19. Abolhassani H, El-Sherbiny YM, Arumugakani G, Carter C, Richards S, Lawless D, et al. Expanding clinical phenotype and novel insights into the pathogenesis of ICOS deficiency. J Clin Immunol. (2020) 40:277–88. doi: 10.1007/s10875-019-00735-z
20. Kotlarz D, Zietara N, Milner JD, Klein C. Human IL-21 and IL-21R deficiencies: two novel entities of primary immunodeficiency. Curr Opin Pediatr. (2014) 26:704–12. doi: 10.1097/MOP.0000000000000160
21. Alkhairy OK, Perez-Becker R, Driessen GJ, Abolhassani H, van Montfrans J, Borte S, et al. Novel mutations in TNFRSF7/CD27: clinical, immunologic, and genetic characterization of human CD27 deficiency. J Allergy Clin Immunol. (2015) 136:703–12.e10. doi: 10.1016/j.jaci.2015.02.022
22. Abolhassani H, Edwards ES, Ikinciogullari A, Jing H, Borte S, Buggert M, et al. Combined immunodeficiency and Epstein-Barr virus-induced B cell malignancy in humans with inherited CD70 deficiency. J Exp Med. (2017) 214:91–106. doi: 10.1084/jem.20160849
23. Ghosh S, Kostel Bal S, Edwards ESJ, Pillay B, Jimenez-Heredia R G, Rao, et al. Extended clinical and immunological phenotype and transplant outcome in CD27 and CD70 deficiency. Blood. (2020) 136:2638–55. doi: 10.1182/blood.2020006738
24. Arens R, Nolte MA, Tesselaar K, Heemskerk B, Reedquist KA, van Lier RA, et al. Signaling through CD70 regulates B cell activation and IgG production. J Immunol. (2004) 173:3901–8. doi: 10.4049/jimmunol.173.6.3901
26. Nolte MA, van Olffen RW, van Gisbergen KP, van Lier RA. Timing and tuning of CD27-CD70 interactions: the impact of signal strength in setting the balance between adaptive responses and immunopathology. Immunol Rev. (2009) 229:216–31. doi: 10.1111/j.1600-065X.2009.00774.x
27. Tesselaar K, Arens R, van Schijndel GM, Baars PA, van der Valk MA, Borst J, et al. Lethal T cell immunodeficiency induced by chronic costimulation via CD27-CD70 interactions. Nat Immunol. (2003) 4:49–54. doi: 10.1038/ni869
29. Francosalinas G, Cantaert T, Nolte MA, Tak PP, van Lier RA, Baeten DL. Enhanced costimulation by CD70+ B cells aggravates experimental autoimmune encephalomyelitis in autoimmune mice. J Neuroimmunol. (2013) 255:8–17. doi: 10.1016/j.jneuroim.2012.10.010
32. Abolhassani H, Chou J, Bainter W, Platt CD, Tavassoli M, Momen T, et al. Clinical, immunologic, and genetic spectrum of 696 patients with combined immunodeficiency. J Allergy Clin Immunol. (2018) 141:1450–8. doi: 10.1016/j.jaci.2017.06.049
33. Boldt A, Borte S, Fricke S, Kentouche K, Emmrich F, Borte M, et al. Eight-color immunophenotyping of T-, B-, and NK-cell subpopulations for characterization of chronic immunodeficiencies. Cytometry B Clin Cytom. (2014) 86:191–206. doi: 10.1002/cyto.b.21162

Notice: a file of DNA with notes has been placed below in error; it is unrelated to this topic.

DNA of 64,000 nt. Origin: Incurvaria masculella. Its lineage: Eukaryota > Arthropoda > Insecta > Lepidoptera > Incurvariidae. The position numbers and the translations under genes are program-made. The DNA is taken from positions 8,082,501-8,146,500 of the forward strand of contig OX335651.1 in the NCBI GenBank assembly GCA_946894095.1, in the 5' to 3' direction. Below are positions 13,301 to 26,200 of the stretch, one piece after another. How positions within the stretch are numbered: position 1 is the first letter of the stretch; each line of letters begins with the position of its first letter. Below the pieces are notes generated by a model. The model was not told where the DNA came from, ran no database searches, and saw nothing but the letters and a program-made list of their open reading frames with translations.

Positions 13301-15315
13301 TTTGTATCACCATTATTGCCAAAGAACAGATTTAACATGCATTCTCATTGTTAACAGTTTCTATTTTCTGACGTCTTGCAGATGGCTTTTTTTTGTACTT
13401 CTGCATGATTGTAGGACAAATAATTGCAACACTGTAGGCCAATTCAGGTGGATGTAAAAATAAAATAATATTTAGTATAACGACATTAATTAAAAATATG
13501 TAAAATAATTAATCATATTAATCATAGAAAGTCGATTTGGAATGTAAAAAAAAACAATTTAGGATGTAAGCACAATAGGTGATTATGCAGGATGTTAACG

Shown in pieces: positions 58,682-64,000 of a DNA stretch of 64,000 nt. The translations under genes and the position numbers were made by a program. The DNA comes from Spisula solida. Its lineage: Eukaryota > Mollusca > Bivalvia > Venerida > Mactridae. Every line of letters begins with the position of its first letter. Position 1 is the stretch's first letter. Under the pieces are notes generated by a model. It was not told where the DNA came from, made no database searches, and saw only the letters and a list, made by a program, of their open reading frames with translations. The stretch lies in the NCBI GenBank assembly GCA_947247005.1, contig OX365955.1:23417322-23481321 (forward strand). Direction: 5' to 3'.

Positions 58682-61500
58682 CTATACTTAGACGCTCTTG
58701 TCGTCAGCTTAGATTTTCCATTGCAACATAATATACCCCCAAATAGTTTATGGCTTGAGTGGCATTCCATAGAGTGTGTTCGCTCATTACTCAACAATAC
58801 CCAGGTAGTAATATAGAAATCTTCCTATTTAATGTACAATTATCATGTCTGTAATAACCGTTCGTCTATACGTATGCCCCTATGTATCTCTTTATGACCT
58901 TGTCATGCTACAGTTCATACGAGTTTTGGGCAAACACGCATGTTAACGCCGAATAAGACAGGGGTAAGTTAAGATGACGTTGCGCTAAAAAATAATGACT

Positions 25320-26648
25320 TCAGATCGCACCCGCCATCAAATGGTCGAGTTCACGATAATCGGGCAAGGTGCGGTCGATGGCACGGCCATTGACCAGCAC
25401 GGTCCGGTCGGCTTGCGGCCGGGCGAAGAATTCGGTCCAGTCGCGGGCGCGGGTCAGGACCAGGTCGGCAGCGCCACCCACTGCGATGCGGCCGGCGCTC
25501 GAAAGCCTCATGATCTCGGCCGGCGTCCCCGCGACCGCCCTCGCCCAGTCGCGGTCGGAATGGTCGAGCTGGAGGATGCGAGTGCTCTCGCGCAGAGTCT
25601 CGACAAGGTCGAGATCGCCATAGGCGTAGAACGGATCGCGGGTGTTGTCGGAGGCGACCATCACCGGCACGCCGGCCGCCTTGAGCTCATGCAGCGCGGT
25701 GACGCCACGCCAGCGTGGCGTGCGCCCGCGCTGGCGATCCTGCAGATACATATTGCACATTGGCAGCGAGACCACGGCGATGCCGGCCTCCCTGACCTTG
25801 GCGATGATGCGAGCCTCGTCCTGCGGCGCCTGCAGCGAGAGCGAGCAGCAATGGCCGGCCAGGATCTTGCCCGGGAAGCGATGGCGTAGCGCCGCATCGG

34. Buggert M, Norstrom MM, Salemi M, Hecht FM, Karlsson AC. Functional avidity and IL-2/perforin production is linked to the emergence of mutations within HLA-B*5701-restricted epitopes and HIV-1 disease progression. J Immunol. (2014) 192:4685–96. doi: 10.4049/jimmunol.1302253
35. Norstrom MM, Buggert M, Tauriainen J, Hartogensis W, Prosperi MC, Wallet MA, et al. Combination of immune and viral factors distinguishes low-risk versus high-risk HIV-1 disease progression in HLA-B*5701 subjects. J Virol. (2012) 86:9802–16. doi: 10.1128/JVI.01165-12
36. Hahne F, Khodabakhshi AH, Bashashati A, Wong CJ, Gascoyne RD, Weng AP, et al. Per-channel basis normalization methods for flow cytometry data. Cytometry A. (2010) 77:121–31. doi: 10.1002/cyto.a.20823
37. Amir el AD, Davis KL, Tadmor MD, Simonds EF, Levine JH, Bendall SC, et al. viSNE enables visualization of high dimensional single-cell data and reveals phenotypic heterogeneity of leukemia. Nat Biotechnol. (2013) 31:545–52. doi: 10.1038/nbt.2594
38. Levine JH, Simonds EF, Bendall SC, Davis KL, Amir el AD, Tadmor MD, et al. Data-driven phenotypic dissection of AML reveals progenitor-like cells that correlate with prognosis. Cell. (2015) 162:184–97. doi: 10.1016/j.cell.2015.05.047
40. RRDCT. R: A Language and Environment for Statistical Computing. R Found Stat Comput 1: 409. (2011). Available online at: http://www.r-project.org.
41. Wehr C, Kivioja T, Schmitt C, Ferry B, Witte T, Eren E, et al. The EUROclass trial: defining subgroups in common variable immunodeficiency. Blood. (2008) 111:77–85. doi: 10.1182/blood-2007-06-091744
43. Munitic I, Kuka M, Allam A, Scoville JP, Ashwell JD. CD70 deficiency impairs effector CD8 T cell generation and viral clearance but is dispensable for the recall response to lymphocytic choriomeningitis virus. J Immunol. (2013) 190:1169–79. doi: 10.4049/jimmunol.1202353
44. Agematsu K, Hokibara S, Nagumo H, Shinozaki K, Yamada S, Komiyama A. Plasma cell generation from B-lymphocytes via CD27/CD70 interaction. Leuk Lymphoma. (1999) 35:219–25. doi: 10.3109/10428199909145724
45. Xiao Y, Hendriks J, Langerak P, Jacobs H, Borst J. CD27 is acquired by primed B cells at the centroblast stage and promotes germinal center formation. J Immunol. (2004) 172:7432–41. doi: 10.4049/jimmunol.172.12.7432
46. Allam A, Swiecki M, Vermi W, Ashwell JD, Colonna M. Dual function of CD70 in viral infection: modulator of early cytokine responses and activator of adaptive responses. J Immunol. (2014) 193:871–8. doi: 10.4049/jimmunol.1302429
47. Salzer E, Daschkey S, Choo S, Gombert M, Santos-Valente E, Ginzel S, et al. Combined immunodeficiency with life-threatening EBV-associated lymphoproliferative disorder in patients lacking functional CD27. Haematologica. (2013) 98:473–8. doi: 10.3324/haematol.2012.068791
48. van Montfrans JM, Hoepelman AI, Otto S, van Gijn M, van de Corput L, de Weger RA, et al. CD27 deficiency is associated with combined immunodeficiency and persistent symptomatic EBV viremia. J Allergy Clin Immunol. (2012) 129:787–9.e6. doi: 10.1016/j.jaci.2011.11.013
50. Yamamoto H, Kishimoto T, Minamoto S. NF-kappaB activation in CD27 signaling: involvement of TNF receptor-associated factors in its signaling and identification of functional region of CD27. J Immunol. (1998) 161:4753–9.
51. Riether C, Schürch CM, Bührer ED, Hinterbrandner M, Huguenin AL, Hoepner S, et al. CD70/CD27 signaling promotes blast stemness and is a viable therapeutic target in acute myeloid leukemia. J Exp Med. (2017) 214:359–80. doi: 10.1084/jem.20152008